By Anna Pulley
By Erin Sherbert
By Chris Roberts
By Erin Sherbert
By Rachel Swan
By Joe Eskenazi
By Erin Sherbert
By Erin Sherbert
Human resource consultants described the success experienced by companies that had implemented domestic-partner benefits, and one commented that he knew of no company which had regretted the decision. We then heard from a series of small-business owners, other business community representatives, and individuals with additional suggestions, questions, and concerns. The only person to express any outright frustration with the legislation was the one person heavily quoted in the article.
Instead of negatively characterizing the temperature of the meeting room or the weariness of the panelists, why didn't the article mention the city's plan to offer workshops to current and potential contractors on what this law means and how it will be implemented? Why didn't it mention the Insurance Fair the Human Rights Commission is organizing? What happened to the description of the sample policies, ongoing technical assistance, and the many, many calls for assistance that have been successfully handled by the Human Rights Commission?
Perhaps the most alarming omission in the story was the failure to mention the positive effect this legislation will have. It didn't discuss the long history of discrimination same-sex couples face and the many ways in which employees with domestic partners are denied equal pay for equal work because of the added value of benefits received by their married co-workers. Members of the public commented on this at the Dec. 17 meeting, but somehow it didn't make it into print.
Finally, the article points to The Gap's introduction of domestic-partner benefits as bearing "mixed results." This negative characterization doesn't pan out, even within the article's own words. The enrollment levels experienced by The Gap are consistent with other companies. This is true for a number of reasons, including the tax implications to the employee and the fact that many domestic partners already have coverage through their own employer. How is this negative? The Gap is able to hold itself out as progressive-minded, hire from the quality applicant pool generated by offering the most competitive benefits package, and do so without increasing their risk pool or cost of premiums.
The commission is proud to work with San Franciscans who desire to end discrimination, and we will continue to diligently communicate our efforts to the public.
Cynthia G. Goldstein
Human Rights Commission
Tara Shioya replies: Nowhere does the article "claim" that the December meeting was the first time city officials met with the business community regarding the legislation. However, the article should have stated more clearly that this was the first meeting held among the city's Human Rights Commission, the Small Business Advisory Commission, and businesses specifically to discuss the new domestic-partner benefits law. Nowhere does the article say that the business community opposes the new law -- and any such inference is unjustified.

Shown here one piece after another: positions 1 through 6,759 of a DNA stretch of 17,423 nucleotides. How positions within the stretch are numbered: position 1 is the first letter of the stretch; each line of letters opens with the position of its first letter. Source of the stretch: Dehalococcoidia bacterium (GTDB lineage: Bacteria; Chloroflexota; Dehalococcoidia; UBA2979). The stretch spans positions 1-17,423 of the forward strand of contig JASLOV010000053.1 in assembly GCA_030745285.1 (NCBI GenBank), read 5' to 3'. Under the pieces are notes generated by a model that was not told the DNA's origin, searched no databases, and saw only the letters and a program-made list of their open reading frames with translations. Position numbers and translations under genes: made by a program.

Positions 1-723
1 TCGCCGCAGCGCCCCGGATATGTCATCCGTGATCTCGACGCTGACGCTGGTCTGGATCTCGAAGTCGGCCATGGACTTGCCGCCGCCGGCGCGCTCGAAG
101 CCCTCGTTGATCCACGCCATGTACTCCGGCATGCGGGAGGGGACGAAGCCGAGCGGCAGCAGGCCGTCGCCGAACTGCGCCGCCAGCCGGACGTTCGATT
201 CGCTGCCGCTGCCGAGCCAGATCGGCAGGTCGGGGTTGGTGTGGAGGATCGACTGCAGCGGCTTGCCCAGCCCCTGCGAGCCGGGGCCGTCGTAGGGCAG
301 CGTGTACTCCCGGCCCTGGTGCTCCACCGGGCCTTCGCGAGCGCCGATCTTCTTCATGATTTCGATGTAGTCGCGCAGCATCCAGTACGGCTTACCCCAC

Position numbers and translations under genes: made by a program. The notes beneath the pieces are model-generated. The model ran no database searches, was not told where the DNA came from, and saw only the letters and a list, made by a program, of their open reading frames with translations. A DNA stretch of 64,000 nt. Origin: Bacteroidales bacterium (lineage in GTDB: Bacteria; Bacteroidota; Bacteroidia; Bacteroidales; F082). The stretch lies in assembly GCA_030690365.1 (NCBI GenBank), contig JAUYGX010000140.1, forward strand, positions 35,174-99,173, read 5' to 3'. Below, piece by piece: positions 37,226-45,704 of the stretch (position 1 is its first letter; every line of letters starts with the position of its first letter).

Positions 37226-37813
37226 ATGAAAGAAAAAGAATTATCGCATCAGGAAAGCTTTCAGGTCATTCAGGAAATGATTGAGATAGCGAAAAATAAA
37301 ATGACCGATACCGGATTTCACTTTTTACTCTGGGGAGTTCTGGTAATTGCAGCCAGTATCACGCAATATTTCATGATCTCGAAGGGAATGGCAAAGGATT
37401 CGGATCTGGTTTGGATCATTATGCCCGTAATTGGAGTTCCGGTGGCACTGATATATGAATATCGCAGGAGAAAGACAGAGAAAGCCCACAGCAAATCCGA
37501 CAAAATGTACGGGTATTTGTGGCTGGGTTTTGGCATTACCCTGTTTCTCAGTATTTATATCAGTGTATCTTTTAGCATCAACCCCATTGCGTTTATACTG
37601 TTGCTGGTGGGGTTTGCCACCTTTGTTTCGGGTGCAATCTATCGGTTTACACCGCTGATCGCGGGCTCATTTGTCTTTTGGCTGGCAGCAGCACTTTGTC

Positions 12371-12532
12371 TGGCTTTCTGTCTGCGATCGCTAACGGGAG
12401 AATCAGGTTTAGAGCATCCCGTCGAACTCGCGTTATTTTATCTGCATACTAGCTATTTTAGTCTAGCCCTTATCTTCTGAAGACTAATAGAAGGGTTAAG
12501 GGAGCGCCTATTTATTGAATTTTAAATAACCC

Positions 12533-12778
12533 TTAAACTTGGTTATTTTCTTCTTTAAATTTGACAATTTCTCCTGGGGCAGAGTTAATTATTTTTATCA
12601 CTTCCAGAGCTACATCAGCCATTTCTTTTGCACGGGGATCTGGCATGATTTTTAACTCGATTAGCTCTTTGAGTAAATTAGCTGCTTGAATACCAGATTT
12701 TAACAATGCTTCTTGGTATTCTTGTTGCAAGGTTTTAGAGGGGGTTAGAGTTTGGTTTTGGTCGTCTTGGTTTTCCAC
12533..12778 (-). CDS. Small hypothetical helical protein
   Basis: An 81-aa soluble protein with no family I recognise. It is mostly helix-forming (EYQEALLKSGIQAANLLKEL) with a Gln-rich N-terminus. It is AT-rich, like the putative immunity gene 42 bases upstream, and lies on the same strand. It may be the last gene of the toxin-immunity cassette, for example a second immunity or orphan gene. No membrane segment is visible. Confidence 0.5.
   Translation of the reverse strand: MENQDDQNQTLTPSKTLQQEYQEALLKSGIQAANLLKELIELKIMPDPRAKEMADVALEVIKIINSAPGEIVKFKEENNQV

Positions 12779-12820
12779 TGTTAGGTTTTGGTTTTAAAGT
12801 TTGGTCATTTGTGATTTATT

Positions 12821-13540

The sidebar on The Gap Inc. does not "belittle" the bill -- it simply states that fewer than 1 percent of Gap employees take advantage of domestic-partner benefits because those benefits are considered taxable income.
On sources, several legal experts were interviewed for this story. All concurred that the city's new law is certain to encounter challenges under ERISA and the National Labor Relations Act. Ironically, the supervisors themselves concede "the possibility of litigation."
The Human Rights Commission may be organizing fairs, workshops, and the like, but the point stands that the HRC had little information for business owners at the time the article ran. The business owner quoted was one of several people interviewed -- many of whom were not at the December meeting -- who echoed his frustrations.
I wanted to say what a great article your "In Sickness and In Health?" was. Actually, it was upsetting news for me because I am going to ask my employer if they would recognize domestic partnership. Now I know what they are up against, and myself too!
Your article gave me a lot of information that I have been unsuccessfully seeking. I belong to the Human Rights Campaign, who I asked awhile ago for info on domestic partnership. I will let them know I found a lot of my answers in your magazine, before they ever responded back!
It's great to see well-publicized magazines bring forward what is really happening. On the top of the cake domestic partnership sounds great, but the more you look into it it's more like Swiss cheese ... that smells!
This article has prompted me to start getting involved in trying to help clear up this unfair situation. I didn't realize this domestic partnership thing was so unjust. It seems like we always get short-ended, even if we think we are finally getting some fair treatment.
Thanks again for your article, and putting it on the cover, too. That's what prompted me to pick it up. Keep up the great work!